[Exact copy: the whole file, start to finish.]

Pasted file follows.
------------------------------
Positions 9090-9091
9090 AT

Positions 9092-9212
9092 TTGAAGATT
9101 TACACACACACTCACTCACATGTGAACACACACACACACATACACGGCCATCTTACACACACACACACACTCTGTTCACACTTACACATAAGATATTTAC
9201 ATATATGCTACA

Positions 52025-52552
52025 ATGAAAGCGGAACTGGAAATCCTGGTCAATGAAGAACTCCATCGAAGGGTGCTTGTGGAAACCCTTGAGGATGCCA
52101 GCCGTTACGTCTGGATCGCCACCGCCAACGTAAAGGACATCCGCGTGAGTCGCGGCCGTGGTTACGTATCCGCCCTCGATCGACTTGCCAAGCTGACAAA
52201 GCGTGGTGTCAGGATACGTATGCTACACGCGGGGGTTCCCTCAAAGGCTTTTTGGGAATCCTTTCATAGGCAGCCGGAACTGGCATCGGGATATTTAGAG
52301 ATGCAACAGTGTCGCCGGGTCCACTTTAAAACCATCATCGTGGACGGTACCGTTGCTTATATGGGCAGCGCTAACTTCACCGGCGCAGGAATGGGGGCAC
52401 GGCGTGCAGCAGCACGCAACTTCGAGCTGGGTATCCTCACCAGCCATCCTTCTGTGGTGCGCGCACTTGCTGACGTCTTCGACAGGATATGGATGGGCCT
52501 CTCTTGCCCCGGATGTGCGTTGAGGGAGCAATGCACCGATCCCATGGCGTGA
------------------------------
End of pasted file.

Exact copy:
Positions 9090-9091
9090 AT

Positions 9092-9212
9092 TTGAAGATT
9101 TACACACACACTCACTCACATGTGAACACACACACACACATACACGGCCATCTTACACACACACACACACTCTGTTCACACTTACACATAAGATATTTAC
9201 ATATATGCTACA

Positions 52025-52552
52025 ATGAAAGCGGAACTGGAAATCCTGGTCAATGAAGAACTCCATCGAAGGGTGCTTGTGGAAACCCTTGAGGATGCCA
52101 GCCGTTACGTCTGGATCGCCACCGCCAACGTAAAGGACATCCGCGTGAGTCGCGGCCGTGGTTACGTATCCGCCCTCGATCGACTTGCCAAGCTGACAAA
52201 GCGTGGTGTCAGGATACGTATGCTACACGCGGGGGTTCCCTCAAAGGCTTTTTGGGAATCCTTTCATAGGCAGCCGGAACTGGCATCGGGATATTTAGAG
52301 ATGCAACAGTGTCGCCGGGTCCACTTTAAAACCATCATCGTGGACGGTACCGTTGCTTATATGGGCAGCGCTAACTTCACCGGCGCAGGAATGGGGGCAC
52401 GGCGTGCAGCAGCACGCAACTTCGAGCTGGGTATCCTCACCAGCCATCCTTCTGTGGTGCGCGCACTTGCTGACGTCTTCGACAGGATATGGATGGGCCT
52501 CTCTTGCCCCGGATGTGCGTTGAGGGAGCAATGCACCGATCCCATGGCGTGA